Oberlin College Biologists Study Mosquito and Bird Behavior at Archbold

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Oberlin College Researchers at Archbold Biological Station. From left to right: Keith Tarvin, Eli Haines-Eitzen, Madeleine Gefke, Mary Garvin, Natasha Radic, Abby Parker, Katherine Karson. Photo by Katherine Karson.

Authors: Madeleine Gefke, Katherine Karson, and Mary Garvin

During their winter January Term, faculty and students from Oberlin College visited Archbold Biological Station to research mosquito and bird behavior. Biology Professors Mary Garvin and Keith Tarvin established a base at Red Hill and were joined by Oberlin students Katherine Karson, Madeleine Gefke, Natasha Radic, Eli Haines-Eitzen, and Abby Parker. Having returned to chilly Ohio in early February for their spring semester, the students are grateful for the opportunity to have experienced Archbold and the amazing Florida scrub. Below, we describe the Garvin team research, and next week we will report on the Tarvin team research.

As a graduate student at the University of Florida in the 1990s, Garvin found that blue jays and Florida scrub-jays harbored eastern equine encephalitis virus (EEE), a mosquito-borne virus that also afflicts humans, as well as horses, which rarely survive an infection. This discovery was not surprising, as many birds serve as reservoirs of the virus. However, certain avian species may be more important reservoirs in the virus cycle than others. Garvin observed that the closely related blue jays and Florida scrub-jays differed in the frequency of EEE infection, with blue jays more often infected than scrub-jays. This January, Garvin, along with undergraduate research students Karson and Gefke, undertook research at Archbold in an attempt to understand the basis for this difference.

One possible explanation is that the species of mosquito believed to transmit the virus, Culex nigripalpus, is more attracted to blue jays than scrub-jays. While both male and female mosquitoes feed on plant juices to maintain their basic daily activities, only females feed on blood, which provides nutrients for egg production. Female mosquitoes use chemical cues to locate an animal host on which to feed. For example, carbon dioxide, exhaled by all animals, is one important chemical cue. In avian species, the preen gland, which is located at the base of the tail, produces secretions that birds spread over their feathers to protect and condition them. Since 2011, the Garvin lab has been exploring the hypothesis that mosquitoes cue in on certain chemicals in the preen gland secretions. As an initial step in the current study, Garvin compared the chemical composition of the preen gland secretions of the two jay species at Archbold and discovered that they are quite different. Mosquitoes may be more attracted to, or repulsed by, the chemicals produced by one of the jay species over the other. Such a result would provide a potential explanation for the observed difference in the level of EEE virus infections.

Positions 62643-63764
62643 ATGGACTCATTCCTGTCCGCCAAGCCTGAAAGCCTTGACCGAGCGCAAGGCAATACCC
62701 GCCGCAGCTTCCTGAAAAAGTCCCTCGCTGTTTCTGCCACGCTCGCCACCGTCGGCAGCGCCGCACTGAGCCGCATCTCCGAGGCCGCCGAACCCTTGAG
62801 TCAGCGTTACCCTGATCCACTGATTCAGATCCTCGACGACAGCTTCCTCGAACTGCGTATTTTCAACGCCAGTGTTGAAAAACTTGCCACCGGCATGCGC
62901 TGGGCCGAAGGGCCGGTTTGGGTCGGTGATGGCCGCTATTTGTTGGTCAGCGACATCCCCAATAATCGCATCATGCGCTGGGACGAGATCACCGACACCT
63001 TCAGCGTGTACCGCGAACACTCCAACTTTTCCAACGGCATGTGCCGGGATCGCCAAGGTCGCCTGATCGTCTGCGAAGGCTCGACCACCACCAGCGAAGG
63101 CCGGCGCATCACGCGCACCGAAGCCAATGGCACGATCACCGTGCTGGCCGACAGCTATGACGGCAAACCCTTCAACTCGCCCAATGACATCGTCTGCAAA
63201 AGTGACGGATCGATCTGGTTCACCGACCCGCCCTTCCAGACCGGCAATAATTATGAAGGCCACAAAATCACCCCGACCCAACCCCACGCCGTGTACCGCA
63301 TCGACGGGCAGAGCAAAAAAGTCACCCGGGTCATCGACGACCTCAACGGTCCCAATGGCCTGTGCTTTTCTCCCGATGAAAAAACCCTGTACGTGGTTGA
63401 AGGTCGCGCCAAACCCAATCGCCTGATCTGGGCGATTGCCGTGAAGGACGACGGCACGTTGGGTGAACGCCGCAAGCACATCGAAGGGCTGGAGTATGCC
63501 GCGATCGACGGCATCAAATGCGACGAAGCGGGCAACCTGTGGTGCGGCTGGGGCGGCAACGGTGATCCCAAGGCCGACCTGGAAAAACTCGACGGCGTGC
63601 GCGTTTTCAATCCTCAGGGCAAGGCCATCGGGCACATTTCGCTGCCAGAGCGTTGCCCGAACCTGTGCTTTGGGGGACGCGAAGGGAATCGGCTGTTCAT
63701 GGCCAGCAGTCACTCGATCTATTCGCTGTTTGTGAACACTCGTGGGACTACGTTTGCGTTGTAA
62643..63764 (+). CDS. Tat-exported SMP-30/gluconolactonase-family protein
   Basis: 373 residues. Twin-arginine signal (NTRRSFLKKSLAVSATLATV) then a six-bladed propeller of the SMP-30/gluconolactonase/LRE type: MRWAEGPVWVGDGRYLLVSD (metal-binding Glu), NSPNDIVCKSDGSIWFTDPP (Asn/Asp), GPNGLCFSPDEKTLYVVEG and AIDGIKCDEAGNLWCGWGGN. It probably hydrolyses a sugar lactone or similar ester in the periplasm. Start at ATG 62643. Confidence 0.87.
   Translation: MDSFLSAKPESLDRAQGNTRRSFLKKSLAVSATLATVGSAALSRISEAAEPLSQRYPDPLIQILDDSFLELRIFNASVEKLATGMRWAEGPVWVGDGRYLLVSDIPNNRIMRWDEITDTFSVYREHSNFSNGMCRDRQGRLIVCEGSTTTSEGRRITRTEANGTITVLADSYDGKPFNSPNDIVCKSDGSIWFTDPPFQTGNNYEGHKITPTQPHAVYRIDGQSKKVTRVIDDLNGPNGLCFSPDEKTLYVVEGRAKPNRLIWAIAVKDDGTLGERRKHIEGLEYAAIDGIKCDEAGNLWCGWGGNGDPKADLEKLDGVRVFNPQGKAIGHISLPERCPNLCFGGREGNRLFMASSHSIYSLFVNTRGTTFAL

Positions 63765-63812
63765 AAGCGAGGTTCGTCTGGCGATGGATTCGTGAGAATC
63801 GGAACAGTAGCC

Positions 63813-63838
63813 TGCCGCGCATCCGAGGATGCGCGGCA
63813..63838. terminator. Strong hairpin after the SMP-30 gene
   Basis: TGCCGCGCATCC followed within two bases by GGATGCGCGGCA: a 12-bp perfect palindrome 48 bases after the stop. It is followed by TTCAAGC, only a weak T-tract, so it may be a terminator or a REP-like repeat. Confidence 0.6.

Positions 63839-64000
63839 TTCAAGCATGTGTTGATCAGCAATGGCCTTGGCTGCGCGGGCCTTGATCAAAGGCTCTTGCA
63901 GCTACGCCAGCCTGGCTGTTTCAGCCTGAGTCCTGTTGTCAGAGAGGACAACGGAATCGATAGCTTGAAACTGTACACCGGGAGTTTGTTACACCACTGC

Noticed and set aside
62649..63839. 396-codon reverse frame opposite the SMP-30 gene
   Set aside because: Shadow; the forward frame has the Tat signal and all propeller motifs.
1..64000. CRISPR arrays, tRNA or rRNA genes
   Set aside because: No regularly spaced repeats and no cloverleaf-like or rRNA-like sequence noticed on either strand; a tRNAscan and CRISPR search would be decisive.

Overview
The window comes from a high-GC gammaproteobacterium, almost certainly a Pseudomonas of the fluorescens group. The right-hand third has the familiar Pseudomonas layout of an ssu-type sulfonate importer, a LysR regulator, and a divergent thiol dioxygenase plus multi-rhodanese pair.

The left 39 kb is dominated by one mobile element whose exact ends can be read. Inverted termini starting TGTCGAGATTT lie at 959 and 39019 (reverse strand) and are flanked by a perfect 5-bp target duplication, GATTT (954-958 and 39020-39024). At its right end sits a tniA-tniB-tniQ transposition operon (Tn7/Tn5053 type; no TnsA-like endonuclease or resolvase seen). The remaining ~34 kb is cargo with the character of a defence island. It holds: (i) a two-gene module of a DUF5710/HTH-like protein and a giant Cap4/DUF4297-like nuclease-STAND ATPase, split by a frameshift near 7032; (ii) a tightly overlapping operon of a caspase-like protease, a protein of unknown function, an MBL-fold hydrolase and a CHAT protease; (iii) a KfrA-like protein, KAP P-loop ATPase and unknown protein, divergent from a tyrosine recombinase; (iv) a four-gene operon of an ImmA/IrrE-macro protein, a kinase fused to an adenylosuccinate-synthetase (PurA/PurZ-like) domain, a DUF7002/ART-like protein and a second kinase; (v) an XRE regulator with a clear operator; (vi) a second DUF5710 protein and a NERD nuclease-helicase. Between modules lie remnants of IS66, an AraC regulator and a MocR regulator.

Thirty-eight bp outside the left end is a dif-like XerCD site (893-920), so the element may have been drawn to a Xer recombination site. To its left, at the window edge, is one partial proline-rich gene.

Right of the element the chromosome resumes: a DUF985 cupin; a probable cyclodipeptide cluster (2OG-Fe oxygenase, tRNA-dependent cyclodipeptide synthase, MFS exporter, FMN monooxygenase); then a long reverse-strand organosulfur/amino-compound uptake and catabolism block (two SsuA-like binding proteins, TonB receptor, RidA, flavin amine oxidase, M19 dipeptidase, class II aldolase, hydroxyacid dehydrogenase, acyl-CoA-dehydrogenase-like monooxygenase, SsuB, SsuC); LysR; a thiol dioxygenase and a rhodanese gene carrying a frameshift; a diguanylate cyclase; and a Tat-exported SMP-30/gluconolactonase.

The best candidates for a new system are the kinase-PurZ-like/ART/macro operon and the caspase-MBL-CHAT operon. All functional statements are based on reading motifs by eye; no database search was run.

To conduct this study, we used a machine called an olfactometer to test mosquito feeding preferences. On one end of the device is a large flight chamber into which the mosquitoes are released. The other end has two side-by-side cylindrical chambers. One chamber holds a blue jay, and the other holds a scrub-jay. The birds are protected from the foraging mosquitoes by a screen. During a thirty-minute trial, filtered air that flows over the birds carries the chemical signatures of each species to the mosquitoes in the flight chamber. When the mosquitoes fly toward the species to which they are attracted, they are trapped in a small port. Following each trial, we count the number of mosquitoes in each port to assess whether the mosquitoes show a preference for either jay species.

Most of January was spent preparing for the actual olfactometer experiments. We caught thousands of mosquitoes on warm nights and held them in small cages. We also trained wild blue jays and scrub-jays to become more familiar with visiting the areas where we played recorded jay alarm calls and placed tasty peanuts in walk-in cage traps. On the day of the experiments, we captured blue jays in mist nets and scrub-jays in cage traps, put the birds in the olfactometer chambers, and allowed the mosquitoes to make their choice. After each trial, we released the birds in the same places we caught them. Several government scientific permits that protect the birds and ensure the merit of the study, were required for us to capture and handle birds.  In February, we will analyze the data. If we observe mosquito preference for one avian species, we will use the same experimental design to determine whether mosquitoes are attracted to, or repelled by, isolated preen gland secretions collected from each jay during the aforementioned study.

A third experiment also is being planned to determine whether mosquito sensory cells are stimulated by different jay species’ preen gland secretions.

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Oberlin College seniors Madeleine Gefke and Katherine Karson prepare to release a blue jay on Red Hill after completing an experiment. Photo by Mary Garvin.

 

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